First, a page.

Navigating the Unpredictable Seas of Supply Chain Volatility in 2023

As we sail through the uncharted waters of 2023, one thing remains certain: disruptions to supply chain operations are here to stay. Whether they stem from ongoing geopolitical conflicts, inflationary pressures, a recessionary environment, the ever-pressing issue of climate change-induced weather events, or unforeseen challenges that loom on the horizon, these disruptions have the power to reshape how goods flow across the globe. They can cause port holdups, shrink container and ocean freight availability, and send prices soaring, among other concerns. In the midst of this evolving landscape of supply chain volatility, it’s essential to recognize that 2023 has brought along a host of key supply chain trends that demand our attention. Successfully managing your organization’s response to these trends can be a pivotal opportunity in the coming year. As per a report by KPMG there are several trends that have emerged in 2023 and will stay on. First, nations are likely to approach cross-border trade cooperation with increased skepticism. Second, the activities of cybercriminals are expected to intensify, posing new threats to supply chain security. Third, access to critical materials may experience turbulence. Fourth, manufacturing footprints will undergo transformation. Fifth, retail and distribution supply chains will continue to evolve rapidly. Sixth, investments in supply chain technology will gain momentum. And finally, on the environmental, social, and governance (ESG) front, scrutiny of scope 3 emissions will intensify, driven not only by environmentally conscious consumers but also by investors and regulators. Before diving into trends lets understand the key challenges end use industries are facing due supply chain volatility and their impact.

Key Challenges

In the face of mounting geopolitical challenges and a surge in global trade protectionism measures, companies find themselves compelled to undergo a comprehensive supply chain overhaul. This transformation necessitates significant investments in establishing new production facilities and adopting cutting-edge technology solutions.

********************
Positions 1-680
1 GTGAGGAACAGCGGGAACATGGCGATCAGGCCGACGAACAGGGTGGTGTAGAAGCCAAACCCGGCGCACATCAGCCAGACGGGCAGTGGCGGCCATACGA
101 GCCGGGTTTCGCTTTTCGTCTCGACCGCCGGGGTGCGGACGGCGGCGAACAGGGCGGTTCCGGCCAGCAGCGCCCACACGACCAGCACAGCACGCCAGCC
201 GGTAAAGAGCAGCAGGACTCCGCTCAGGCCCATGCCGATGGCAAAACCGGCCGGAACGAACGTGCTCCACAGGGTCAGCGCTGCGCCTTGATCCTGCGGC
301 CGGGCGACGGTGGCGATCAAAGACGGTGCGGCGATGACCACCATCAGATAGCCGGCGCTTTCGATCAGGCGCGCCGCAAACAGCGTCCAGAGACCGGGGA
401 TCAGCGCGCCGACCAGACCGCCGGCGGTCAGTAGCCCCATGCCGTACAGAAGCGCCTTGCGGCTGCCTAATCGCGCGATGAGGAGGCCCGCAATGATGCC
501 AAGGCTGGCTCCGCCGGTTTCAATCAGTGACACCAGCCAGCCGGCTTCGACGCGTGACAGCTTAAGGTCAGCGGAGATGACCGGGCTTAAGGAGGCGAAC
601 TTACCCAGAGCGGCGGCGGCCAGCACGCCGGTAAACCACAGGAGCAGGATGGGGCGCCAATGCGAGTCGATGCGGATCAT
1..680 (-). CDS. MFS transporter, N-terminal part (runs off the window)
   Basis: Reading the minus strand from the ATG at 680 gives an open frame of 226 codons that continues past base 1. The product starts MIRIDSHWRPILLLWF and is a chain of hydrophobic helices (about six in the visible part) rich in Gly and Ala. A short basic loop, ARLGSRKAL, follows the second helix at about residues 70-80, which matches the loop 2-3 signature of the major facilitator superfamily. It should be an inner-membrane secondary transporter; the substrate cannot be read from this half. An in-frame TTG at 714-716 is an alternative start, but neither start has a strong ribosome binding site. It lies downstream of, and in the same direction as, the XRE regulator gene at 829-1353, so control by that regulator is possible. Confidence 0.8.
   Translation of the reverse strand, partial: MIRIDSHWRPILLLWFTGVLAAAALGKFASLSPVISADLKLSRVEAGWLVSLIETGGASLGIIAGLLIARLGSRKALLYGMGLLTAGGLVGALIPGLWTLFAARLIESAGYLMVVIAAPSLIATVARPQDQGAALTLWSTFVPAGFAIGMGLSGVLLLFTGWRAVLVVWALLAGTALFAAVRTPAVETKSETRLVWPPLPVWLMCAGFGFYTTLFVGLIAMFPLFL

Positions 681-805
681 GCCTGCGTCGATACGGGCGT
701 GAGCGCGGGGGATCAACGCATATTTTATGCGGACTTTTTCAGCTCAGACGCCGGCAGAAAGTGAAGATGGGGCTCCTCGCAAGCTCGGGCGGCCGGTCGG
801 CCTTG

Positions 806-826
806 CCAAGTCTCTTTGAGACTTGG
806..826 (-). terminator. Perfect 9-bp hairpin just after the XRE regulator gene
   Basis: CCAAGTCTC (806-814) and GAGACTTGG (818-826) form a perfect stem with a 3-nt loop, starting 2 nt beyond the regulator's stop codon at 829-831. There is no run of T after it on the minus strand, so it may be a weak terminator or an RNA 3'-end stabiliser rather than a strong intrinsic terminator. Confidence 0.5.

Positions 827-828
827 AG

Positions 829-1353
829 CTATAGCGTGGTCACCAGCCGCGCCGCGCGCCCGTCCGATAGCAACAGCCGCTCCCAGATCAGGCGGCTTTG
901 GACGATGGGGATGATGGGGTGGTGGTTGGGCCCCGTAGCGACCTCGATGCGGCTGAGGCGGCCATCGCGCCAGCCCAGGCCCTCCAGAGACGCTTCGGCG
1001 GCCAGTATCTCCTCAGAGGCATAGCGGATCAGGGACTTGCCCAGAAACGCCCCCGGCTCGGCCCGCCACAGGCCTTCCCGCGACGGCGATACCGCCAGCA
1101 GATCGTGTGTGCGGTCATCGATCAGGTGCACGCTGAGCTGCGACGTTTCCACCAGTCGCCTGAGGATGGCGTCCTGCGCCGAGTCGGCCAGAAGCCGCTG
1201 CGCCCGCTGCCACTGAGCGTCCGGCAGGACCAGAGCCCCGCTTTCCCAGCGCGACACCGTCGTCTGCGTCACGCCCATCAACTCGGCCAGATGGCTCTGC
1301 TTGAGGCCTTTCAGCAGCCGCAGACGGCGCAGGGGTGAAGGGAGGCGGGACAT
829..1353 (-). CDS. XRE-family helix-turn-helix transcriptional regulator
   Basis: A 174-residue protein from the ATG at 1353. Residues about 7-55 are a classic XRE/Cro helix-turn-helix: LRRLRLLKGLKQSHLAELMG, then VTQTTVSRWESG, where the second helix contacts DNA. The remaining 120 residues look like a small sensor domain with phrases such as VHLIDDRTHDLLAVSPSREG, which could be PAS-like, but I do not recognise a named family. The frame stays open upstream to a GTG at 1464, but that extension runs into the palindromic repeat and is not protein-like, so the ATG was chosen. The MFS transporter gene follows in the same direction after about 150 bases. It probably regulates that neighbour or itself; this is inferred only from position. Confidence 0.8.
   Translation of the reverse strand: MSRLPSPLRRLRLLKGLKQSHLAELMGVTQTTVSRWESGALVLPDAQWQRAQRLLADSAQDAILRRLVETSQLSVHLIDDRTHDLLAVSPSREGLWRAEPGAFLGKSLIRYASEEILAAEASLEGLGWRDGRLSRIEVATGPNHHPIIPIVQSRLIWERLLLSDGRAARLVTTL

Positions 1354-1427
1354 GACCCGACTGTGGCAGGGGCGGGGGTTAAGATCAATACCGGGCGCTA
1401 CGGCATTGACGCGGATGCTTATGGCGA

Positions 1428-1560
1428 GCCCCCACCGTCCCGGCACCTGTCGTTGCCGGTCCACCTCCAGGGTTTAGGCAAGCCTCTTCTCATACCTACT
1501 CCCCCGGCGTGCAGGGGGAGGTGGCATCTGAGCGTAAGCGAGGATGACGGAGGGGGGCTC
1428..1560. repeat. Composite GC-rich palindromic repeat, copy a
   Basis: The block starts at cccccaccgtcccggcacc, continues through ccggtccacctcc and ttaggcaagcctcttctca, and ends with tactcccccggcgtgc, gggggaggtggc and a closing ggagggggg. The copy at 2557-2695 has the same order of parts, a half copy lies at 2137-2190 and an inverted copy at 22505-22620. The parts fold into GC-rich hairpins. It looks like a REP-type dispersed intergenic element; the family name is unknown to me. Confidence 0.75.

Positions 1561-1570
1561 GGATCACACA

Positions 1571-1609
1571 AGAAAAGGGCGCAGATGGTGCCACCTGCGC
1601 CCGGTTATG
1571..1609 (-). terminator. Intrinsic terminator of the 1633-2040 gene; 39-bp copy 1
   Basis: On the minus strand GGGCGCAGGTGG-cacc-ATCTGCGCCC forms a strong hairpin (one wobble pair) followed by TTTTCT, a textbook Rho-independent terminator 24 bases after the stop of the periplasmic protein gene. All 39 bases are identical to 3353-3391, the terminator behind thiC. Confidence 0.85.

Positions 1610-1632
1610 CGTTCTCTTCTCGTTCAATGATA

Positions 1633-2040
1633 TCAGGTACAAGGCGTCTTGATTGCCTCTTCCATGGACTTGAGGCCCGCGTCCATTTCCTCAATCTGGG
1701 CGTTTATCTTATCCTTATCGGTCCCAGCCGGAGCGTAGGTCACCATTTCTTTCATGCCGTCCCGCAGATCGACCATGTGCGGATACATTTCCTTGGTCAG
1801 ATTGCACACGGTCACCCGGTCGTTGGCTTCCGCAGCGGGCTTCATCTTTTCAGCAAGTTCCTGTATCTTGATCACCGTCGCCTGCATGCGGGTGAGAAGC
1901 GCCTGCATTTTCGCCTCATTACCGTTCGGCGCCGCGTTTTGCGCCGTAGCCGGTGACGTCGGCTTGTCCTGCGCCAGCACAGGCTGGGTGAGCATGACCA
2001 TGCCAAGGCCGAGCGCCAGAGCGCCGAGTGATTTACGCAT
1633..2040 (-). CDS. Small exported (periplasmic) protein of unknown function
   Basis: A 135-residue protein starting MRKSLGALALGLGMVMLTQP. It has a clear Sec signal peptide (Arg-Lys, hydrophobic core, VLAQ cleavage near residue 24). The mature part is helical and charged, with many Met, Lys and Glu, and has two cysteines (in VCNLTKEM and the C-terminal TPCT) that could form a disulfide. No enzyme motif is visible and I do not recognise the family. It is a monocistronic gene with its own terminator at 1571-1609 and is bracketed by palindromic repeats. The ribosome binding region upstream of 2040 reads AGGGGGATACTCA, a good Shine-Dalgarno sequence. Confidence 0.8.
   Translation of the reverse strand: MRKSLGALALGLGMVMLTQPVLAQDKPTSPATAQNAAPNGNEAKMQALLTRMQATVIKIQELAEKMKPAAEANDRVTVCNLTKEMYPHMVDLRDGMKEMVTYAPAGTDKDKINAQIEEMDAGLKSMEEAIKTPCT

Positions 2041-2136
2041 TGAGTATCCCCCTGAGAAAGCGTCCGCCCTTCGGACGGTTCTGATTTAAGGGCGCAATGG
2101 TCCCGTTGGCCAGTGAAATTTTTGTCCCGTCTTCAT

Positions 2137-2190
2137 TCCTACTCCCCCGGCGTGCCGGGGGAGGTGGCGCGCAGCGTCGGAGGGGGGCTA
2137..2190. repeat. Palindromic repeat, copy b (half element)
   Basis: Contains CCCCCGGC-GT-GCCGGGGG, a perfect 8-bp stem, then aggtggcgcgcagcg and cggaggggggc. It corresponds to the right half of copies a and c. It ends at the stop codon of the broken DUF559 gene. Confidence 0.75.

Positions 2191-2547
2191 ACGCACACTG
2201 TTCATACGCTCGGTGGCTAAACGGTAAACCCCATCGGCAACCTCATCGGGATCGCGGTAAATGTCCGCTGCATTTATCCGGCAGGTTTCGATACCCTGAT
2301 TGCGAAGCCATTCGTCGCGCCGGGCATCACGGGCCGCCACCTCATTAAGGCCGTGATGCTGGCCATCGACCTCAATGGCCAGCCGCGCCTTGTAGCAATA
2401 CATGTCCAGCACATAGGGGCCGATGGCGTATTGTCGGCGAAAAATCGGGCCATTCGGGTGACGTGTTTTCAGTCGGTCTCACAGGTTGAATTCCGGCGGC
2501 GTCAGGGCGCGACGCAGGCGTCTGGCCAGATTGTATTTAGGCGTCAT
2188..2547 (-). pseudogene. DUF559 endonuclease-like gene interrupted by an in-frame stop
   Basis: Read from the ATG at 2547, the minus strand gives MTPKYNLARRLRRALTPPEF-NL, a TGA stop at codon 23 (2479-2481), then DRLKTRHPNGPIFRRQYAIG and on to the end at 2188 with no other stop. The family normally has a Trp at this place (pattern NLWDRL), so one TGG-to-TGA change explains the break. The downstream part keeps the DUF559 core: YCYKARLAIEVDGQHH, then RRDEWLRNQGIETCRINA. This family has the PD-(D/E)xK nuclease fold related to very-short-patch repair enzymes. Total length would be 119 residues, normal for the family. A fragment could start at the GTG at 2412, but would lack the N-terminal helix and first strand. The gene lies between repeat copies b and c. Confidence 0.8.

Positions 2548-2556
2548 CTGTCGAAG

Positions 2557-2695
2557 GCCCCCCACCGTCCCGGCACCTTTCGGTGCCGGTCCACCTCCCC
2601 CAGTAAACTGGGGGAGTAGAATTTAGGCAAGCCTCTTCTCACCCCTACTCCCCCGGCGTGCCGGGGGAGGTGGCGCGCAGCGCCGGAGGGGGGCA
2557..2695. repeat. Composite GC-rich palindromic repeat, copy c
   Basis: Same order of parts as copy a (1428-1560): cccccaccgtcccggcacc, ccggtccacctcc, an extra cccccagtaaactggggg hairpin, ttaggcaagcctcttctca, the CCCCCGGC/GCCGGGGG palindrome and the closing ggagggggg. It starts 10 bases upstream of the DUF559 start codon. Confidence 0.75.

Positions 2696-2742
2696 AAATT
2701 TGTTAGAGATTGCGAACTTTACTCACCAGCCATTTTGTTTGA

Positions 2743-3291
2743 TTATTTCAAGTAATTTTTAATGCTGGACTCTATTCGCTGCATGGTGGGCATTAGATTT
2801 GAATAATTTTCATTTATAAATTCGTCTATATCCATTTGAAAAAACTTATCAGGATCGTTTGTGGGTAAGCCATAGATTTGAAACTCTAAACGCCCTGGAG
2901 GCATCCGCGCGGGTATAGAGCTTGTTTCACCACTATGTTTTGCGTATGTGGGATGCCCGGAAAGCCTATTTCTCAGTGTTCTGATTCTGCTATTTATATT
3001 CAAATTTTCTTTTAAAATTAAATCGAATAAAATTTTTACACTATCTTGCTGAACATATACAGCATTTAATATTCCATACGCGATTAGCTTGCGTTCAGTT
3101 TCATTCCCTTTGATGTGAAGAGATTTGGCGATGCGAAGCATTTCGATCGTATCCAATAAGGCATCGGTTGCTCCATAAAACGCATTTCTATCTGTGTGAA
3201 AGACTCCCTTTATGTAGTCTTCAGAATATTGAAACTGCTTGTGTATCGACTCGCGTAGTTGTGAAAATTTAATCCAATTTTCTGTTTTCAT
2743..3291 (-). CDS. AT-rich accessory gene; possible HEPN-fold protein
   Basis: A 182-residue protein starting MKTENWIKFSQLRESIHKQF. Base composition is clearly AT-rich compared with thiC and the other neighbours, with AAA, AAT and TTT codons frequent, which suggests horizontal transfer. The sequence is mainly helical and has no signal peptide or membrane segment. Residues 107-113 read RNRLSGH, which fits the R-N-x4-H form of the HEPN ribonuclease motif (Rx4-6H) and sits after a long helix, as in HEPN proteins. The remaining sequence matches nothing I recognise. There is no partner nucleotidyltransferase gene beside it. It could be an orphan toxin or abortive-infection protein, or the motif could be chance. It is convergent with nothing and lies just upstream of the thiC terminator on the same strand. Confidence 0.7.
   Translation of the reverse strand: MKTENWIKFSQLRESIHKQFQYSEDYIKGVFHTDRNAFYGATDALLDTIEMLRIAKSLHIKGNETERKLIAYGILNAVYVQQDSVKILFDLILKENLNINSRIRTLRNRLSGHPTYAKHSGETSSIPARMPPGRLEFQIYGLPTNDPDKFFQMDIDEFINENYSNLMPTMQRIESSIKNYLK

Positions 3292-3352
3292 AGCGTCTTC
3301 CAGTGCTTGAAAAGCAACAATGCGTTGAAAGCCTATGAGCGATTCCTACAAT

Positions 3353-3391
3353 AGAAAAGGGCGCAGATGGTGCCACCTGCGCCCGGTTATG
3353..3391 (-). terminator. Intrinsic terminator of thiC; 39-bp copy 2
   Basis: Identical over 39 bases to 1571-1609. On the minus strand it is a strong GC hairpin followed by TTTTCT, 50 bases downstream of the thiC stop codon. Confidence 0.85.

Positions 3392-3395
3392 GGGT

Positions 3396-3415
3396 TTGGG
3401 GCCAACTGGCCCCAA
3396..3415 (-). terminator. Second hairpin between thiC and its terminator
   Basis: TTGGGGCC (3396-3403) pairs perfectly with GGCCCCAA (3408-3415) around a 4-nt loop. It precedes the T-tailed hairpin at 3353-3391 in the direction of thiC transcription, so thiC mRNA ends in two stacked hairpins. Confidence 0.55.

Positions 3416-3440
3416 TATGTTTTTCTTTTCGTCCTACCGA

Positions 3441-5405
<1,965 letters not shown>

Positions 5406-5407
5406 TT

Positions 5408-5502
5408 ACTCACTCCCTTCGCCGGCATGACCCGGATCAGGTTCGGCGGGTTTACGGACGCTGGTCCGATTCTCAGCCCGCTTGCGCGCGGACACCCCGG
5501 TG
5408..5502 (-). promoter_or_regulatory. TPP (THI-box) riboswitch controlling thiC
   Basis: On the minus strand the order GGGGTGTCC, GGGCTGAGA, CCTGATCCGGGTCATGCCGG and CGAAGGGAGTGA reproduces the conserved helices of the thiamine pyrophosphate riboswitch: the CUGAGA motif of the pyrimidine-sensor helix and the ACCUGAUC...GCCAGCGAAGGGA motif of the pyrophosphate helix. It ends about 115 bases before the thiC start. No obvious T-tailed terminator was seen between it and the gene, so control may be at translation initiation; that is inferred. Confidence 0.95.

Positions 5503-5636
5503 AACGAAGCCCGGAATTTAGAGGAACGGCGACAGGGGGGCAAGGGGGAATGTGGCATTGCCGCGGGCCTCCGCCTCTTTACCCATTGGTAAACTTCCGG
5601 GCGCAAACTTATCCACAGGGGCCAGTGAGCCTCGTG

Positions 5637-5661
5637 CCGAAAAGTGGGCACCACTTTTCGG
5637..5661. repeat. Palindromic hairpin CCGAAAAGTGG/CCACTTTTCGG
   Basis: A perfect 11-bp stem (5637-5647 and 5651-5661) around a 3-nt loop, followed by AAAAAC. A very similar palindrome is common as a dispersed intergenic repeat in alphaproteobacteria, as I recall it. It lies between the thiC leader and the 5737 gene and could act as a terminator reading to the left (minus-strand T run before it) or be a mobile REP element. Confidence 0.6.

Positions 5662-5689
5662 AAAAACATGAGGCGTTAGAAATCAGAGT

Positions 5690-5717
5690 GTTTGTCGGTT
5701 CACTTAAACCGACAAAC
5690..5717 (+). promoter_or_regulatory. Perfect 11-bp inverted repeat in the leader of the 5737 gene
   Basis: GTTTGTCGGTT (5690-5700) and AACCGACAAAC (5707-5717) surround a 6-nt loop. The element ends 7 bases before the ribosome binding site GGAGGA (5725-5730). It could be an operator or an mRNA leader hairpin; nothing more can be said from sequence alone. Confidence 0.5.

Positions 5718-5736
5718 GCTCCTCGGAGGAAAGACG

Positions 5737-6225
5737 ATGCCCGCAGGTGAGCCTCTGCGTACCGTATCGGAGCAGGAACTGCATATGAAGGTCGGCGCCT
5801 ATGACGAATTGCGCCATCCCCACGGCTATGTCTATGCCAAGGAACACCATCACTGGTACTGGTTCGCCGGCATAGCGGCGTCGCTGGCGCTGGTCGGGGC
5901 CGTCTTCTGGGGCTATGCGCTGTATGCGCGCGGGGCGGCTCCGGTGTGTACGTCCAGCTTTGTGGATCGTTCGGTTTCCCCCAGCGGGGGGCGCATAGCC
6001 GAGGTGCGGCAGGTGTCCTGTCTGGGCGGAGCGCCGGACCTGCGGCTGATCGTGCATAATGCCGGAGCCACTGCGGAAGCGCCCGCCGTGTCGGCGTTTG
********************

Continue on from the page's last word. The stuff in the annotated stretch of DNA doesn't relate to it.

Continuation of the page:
• High raw material costs and feedstock unavailability: High raw material costs are a result of the surge in energy prices and feedstock availability bottlenecks; these issues have affected the supply–demand balance across several end-use sectors
  • Labour-related challenges: Several end-use sectors are seeing a massive skilled and semi-skilled labour shortage in the past 2 years, largely due to ripple effects caused by COVID-19 and ongoing geopolitical issues
  • Logistics challenges: High ocean freight costs and surging ocean trade bottlenecks, amid the ongoing Russia–Ukraine war and China–Taiwan tensions, have led most companies to look for localisation of their supply chains

Impact on End use sectors

The winds of supply chain volatility continue to strongly impact key end-user industries worldwide. From high energy prices and economic slowdowns to inflationary pressures and supply chain disruptions, the ripple effects are palpable. These challenges underscore the need for adaptability, resilience, and strategic rethinking as businesses navigate a landscape defined by uncertainty and rapid change. Some of the key end-user industries affected by supply chain disruptions are

  • Metals and Minerals

The metals and minerals sector has been particularly hard-hit by the confluence of factors contributing to supply chain volatility. High energy prices, economic slowdowns, inflation, and supply chain bottlenecks have cast a shadow over this industry. An illustrative example is the steel industry, where the share of energy costs skyrocketed from 7% to a staggering 27% in just one year. This dramatic increase has forced companies to make tough decisions. In September 2022, steel giant ArcelorMittal announced the indefinite shutdown of one of its blast furnaces at the Bremen plant due to soaring energy costs. This move underscores the severe challenges posed by supply chain disruptions in the metals and minerals production sector.

  • Electronics